little potential for increasing power density. Livermore researchers
focused on a planar design because of its potential for both higher
performance and lower costs. Because a single cell has a voltage
of 1 volt or less, several cells must be connected in series using
electrical interconnections to achieve higher voltages. The complete
unit is called a fuel cell stack.
SOFCs traditionally operate
at extremely high temperatures (around 1,000°C). As a result,
the stacks interconnections are made of ceramic materials
that are expensive and difficult to manufacture. Thus, one way to
cut the fabrication cost is to reduce the operating temperature
by at least 200°C, so that inexpensive alloys can be used as
The initial challenge for
Pham and his team was to lower the SOFCs operating temperature
without compromising the power density. The researchers first made
the electrolyte layer thinner, thereby lowering the amount of resistive
energy lost during operation and increasing the efficiency. The
team developed a low-cost, thin-film deposition technique called
colloidal spray composition, which has since been patented. This
simple technique produces high-quality thin films ranging from one
to several hundred micrometers thick.
The team then turned its
attention to optimizing the fuel cell components. They created a
multilayer fuel cell structure that features different materials
to enable the use of high-performance electrodes. The structure
minimizes the stress generated by the difference in thermal expansion
characteristics at the interface between the electrodes and the
electrolyte materials, thereby achieving a significant decrease
in electrical loss. When the researchers combined the multilayer
design with their thin-film deposition technique, they improved
the power density of a single cell to 1.4 watts per square centimeter,
one of the highest values reported for power density at 800°C.
The team then set out to
demonstrate this same high power density in a stack. A three-cell
stack prototype generated 61 watts, exceeding the LDRD project goal
of 50 watts. The power density of the stack was 1.05 watts per square
centimeter (at 800°C using hydrogen fuel), a value at least
50 percent higher than any stack power density previously reported.
The latest Livermore SOFCs
operate at 700°C, a dramatic improvement. The team has received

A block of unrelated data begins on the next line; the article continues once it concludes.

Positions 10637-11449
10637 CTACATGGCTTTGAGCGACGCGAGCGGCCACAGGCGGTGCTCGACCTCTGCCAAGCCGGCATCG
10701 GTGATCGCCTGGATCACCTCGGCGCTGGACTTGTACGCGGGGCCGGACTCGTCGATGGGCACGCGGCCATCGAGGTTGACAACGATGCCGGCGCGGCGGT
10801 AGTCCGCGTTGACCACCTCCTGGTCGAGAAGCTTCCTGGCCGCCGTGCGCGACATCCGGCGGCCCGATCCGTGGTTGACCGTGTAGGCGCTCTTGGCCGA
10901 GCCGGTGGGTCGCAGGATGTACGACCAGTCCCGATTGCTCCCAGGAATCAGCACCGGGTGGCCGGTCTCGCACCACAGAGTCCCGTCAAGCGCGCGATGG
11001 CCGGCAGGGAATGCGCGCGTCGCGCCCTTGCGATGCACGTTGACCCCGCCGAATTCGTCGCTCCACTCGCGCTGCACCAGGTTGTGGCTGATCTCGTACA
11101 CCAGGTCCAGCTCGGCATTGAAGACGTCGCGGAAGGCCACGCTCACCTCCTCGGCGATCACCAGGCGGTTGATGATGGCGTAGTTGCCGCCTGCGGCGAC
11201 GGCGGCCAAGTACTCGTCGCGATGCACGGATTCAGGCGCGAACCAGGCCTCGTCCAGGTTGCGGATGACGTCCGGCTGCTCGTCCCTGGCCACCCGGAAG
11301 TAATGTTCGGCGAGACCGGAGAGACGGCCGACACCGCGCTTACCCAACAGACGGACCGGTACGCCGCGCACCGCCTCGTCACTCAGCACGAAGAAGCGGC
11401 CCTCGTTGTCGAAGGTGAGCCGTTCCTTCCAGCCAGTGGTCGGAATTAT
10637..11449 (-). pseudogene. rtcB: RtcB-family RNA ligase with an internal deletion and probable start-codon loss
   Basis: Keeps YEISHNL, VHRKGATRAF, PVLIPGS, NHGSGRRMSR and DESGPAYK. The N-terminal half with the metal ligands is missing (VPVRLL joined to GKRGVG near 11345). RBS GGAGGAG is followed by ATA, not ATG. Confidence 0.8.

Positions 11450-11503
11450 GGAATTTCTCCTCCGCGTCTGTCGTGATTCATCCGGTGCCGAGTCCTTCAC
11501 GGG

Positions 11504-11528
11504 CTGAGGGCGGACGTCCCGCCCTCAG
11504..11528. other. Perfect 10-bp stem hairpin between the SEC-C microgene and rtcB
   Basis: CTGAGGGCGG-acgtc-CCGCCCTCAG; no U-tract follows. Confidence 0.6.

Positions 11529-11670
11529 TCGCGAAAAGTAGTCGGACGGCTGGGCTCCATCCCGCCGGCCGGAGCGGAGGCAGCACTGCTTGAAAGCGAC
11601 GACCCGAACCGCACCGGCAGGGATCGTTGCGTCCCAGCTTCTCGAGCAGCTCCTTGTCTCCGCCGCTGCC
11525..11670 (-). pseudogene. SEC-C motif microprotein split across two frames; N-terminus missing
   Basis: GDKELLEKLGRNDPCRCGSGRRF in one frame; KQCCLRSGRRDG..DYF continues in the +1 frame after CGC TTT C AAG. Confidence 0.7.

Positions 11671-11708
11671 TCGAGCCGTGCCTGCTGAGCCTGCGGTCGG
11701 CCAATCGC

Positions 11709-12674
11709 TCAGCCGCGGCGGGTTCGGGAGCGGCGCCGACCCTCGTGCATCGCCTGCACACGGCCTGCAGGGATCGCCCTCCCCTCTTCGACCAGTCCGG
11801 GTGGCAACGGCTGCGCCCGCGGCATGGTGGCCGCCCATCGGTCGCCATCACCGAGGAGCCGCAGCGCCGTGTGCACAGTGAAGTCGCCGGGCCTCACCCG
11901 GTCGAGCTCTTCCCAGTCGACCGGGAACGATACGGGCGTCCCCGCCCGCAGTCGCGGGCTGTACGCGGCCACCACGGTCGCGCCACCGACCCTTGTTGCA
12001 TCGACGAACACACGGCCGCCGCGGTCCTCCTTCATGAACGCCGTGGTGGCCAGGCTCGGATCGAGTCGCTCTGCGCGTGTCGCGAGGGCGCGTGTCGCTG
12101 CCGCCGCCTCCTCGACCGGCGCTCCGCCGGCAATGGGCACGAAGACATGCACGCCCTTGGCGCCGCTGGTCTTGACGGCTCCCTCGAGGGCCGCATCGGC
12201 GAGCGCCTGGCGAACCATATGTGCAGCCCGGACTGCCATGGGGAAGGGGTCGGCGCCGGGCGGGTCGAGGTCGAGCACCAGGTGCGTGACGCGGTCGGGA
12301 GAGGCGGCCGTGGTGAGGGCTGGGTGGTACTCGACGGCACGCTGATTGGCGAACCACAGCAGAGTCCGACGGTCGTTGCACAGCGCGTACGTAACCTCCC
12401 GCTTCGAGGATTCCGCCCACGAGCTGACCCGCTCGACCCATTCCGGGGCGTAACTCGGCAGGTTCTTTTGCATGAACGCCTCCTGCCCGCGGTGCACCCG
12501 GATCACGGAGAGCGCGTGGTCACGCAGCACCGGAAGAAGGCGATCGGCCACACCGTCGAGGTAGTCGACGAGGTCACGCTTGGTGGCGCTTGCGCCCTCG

funding from the CEC to lower the operating temperature even further
and to make other improvements.
||Livermores first prototype
fuel cell stack, consisting of three solid-oxide fuel cells,
set a record for stack power density.
The Problem of Fuel
In a separate LDRD project,
Pham and his colleagues focused on streamlining the SOFCs
fuel supply. Hydrogen is the preferred fuel for SOFCs, but hydrogens
high production cost and complex storage issues have made hydrocarbons
such as natural gas the preferred fuels. However, methane, the main
constituent of natural gas, has low reactivity, so it must be converted
to more reactive products, such as carbon monoxide and hydrogen
eliminate this conversion step, which is both expensive and complex,
the Livermore team explored the possibility of directly oxidizing
methane at the anode. Carbon deposition has been a major barrier
to the direct oxidation of methane at SOFC anodes, but the team
discovered that highly porous anodes permit direct oxidation.
the team has addressed many SOFC issues, three major materials science
challenges are preventing the commercialization of planar SOFCs.
The planar fuel cell is a difficult design because of sealing
problems, says Pham. The biggest challenge is separating the
air from the fuel, which requires that the edges of the ceramic
plate be sealed.
The second challenge concerns
the type of interconnection used in the fuel cell stack. Livermores
success in lowering the operating temperature made possible the
switch from ceramic to metal interconnections. At lower temperatures